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Sundance Film Review: The American Society of Magical Negroes

Film Reviews

Sundance Film Review: The American Society of Magical Negroes
Director: Kobi Libii

Offscreen and Sight Unseen
Premiere: 01.19

During a lecture tour in 2001, director Spike Lee coined the term “Magical Negro” in reference to the trope of amiable Black supporting characters who come to the aid a white protagonist and advances their story. The American Society of Magical Negroes runs with this concept to create one of the most important comedies of the century.

Aren (Justice Smith, Pokémon: Detective Pikachu), a 27-year-old sculptor, is mistaken for a mugger by a group of white people one night when Roger (David Alan Grier, The Color Purple), a kindly old Black man with a long gray beard appears out of the shadows to share some homespun wisdom and give everyone a warm, fuzzy feeling, saving Aren from being hurt or worse. As it turns out, this meeting is no accident: Roger is there to recruit Aren to a super-secret organization that exists to calm down uncomfortable white people, creating a safer and less violent world for Black people. This sort of behavior is second nature to Aren anyway, and he joins the Society’s mission. 

Aren’s first assigned “client” is Jason (Drew Tarver, The Other Two), a frustrated designer at a big tech company who just wants to get ahead and feels like he can’t catch a break. The task of keeping Jason confident, focused and above all, calm, seems easy enough, and it comes with an added perk: Aren strikes up an almost instant spark with Jason’s coworker Lizzie (An-Li Bogan, After Yang). Things get complicated, however, when Jason suddenly decides that he wants to be with Lizzie, and breaks the code of the Magical Negroes which states that you can never put your desires ahead of the client’s wants. If Aren the timid Aaron dares, for once in his life, go after what he wants, the betrayal of this code could endanger the magic of the entire Society and the future of Black Americans.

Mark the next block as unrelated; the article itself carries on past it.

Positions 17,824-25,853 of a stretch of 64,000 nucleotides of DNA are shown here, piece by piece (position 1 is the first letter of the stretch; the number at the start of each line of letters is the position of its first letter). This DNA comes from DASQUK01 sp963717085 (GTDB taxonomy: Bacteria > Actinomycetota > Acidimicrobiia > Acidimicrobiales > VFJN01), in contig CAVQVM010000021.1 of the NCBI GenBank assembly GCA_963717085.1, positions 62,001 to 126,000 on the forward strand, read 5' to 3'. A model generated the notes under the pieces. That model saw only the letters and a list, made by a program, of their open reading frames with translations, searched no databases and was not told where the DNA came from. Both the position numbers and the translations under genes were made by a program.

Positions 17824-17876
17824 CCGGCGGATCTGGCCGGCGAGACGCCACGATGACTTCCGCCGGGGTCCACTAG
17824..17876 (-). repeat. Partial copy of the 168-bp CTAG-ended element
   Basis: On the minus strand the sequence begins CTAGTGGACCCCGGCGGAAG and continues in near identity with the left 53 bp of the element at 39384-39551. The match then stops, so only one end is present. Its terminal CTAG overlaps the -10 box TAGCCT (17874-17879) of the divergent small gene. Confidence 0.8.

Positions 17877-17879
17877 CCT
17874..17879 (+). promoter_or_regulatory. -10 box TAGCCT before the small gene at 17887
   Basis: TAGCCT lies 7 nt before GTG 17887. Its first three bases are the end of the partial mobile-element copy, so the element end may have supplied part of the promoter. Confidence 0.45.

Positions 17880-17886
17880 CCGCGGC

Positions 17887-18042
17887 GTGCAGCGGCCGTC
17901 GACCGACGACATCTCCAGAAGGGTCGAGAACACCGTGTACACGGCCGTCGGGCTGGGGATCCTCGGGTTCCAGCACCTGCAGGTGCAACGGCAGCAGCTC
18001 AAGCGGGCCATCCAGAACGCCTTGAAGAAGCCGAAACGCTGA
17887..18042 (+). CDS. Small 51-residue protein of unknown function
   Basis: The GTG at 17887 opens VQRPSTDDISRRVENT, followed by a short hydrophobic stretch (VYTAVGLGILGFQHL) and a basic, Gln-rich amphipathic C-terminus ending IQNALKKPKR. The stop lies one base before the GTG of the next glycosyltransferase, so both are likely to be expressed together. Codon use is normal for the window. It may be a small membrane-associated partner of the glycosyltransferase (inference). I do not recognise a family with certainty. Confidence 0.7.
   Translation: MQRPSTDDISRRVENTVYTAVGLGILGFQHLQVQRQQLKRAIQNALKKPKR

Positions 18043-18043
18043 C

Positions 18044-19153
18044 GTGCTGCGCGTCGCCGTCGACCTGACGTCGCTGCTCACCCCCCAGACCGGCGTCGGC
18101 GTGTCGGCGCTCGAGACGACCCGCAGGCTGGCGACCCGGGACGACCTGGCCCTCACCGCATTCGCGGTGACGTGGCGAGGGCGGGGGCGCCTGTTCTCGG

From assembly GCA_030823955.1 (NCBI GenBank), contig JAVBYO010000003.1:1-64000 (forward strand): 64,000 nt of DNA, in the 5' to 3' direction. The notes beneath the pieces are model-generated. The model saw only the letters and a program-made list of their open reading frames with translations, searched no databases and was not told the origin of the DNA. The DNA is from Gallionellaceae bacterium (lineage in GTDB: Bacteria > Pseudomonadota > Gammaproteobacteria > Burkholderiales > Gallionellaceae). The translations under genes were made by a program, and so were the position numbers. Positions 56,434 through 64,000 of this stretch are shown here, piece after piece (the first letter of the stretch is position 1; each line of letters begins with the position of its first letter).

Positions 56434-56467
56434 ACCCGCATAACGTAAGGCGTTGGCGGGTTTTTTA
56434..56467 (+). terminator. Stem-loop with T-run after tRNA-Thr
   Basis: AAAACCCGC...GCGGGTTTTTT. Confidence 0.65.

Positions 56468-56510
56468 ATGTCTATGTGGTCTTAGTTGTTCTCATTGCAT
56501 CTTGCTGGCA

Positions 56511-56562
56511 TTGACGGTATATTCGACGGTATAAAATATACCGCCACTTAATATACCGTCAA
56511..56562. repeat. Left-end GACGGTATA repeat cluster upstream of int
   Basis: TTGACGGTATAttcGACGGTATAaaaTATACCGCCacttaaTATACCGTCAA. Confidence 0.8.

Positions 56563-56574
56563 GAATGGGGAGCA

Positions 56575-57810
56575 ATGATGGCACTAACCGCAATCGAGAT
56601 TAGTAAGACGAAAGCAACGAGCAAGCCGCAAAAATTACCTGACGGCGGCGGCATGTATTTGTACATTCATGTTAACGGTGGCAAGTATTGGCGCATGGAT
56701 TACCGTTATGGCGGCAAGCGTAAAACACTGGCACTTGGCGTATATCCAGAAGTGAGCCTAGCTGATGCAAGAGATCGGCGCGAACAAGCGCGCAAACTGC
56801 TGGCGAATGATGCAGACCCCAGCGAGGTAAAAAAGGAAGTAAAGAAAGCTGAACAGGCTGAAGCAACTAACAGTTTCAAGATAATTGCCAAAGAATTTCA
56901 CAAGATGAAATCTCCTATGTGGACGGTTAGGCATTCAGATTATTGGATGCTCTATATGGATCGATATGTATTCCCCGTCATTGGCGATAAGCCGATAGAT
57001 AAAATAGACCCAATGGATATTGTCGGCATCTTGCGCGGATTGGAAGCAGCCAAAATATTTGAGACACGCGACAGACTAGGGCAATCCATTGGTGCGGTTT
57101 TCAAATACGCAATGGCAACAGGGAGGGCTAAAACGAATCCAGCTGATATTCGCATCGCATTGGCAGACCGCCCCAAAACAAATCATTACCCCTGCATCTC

In an amazing feature debut, writer-director Kobi Libii has taken the age-old stereotype, popularized by Uncle Remus in Disney’s Song of the South, and cleverly mixed it with the basic story formula of Men in Black to tell a story that is both timely and long overdue. The American Society of Magical Negroes is an uproariously sharp-edged satire not only of American cinema, but of American culture, history and morality. Whether pointedly tracing the origins of the Society to Monticello, the home of Founding Father and infamous slave owner Thomas Jefferson, or giving us dead-on parodies of films ranging from The Defiant Ones to The Green Mile and The Legend of Bagger Vance, Libii doesn’t pull any punches. This movie is going to make some people feel uncomfortable and even defensive. It’s also going to be deeply cathartic for others, and hopefully, the majority of audiences with that approach will see a bit of themselves in it somewhere.

Smith, who just gets better with each movie he does, is a charming lead who is easy to root for throughout, and he’s relatable enough to allow viewers of any race to put themselves in his shoes. Grier, who got his big break on the groundbreaking sketch In Living Color in the ‘90s, is an inspired choice for the role of Roger, blending humor and pain to create an outstanding characterization.

The American Society of Magical Negroes is a daring, exquisitely crafted film that succeeds on every level, entertaining while educating and, most importantly, giving voice to thoughts and feelings that need to be shared and heard. It deserves to be celebrated and remembered, and Libii may be one of the most exciting filmmakers to come along in a while. –Patrick Gibbs

Read more of SLUG‘s comprehensive coverage of the 2024 Sundance Film Festival.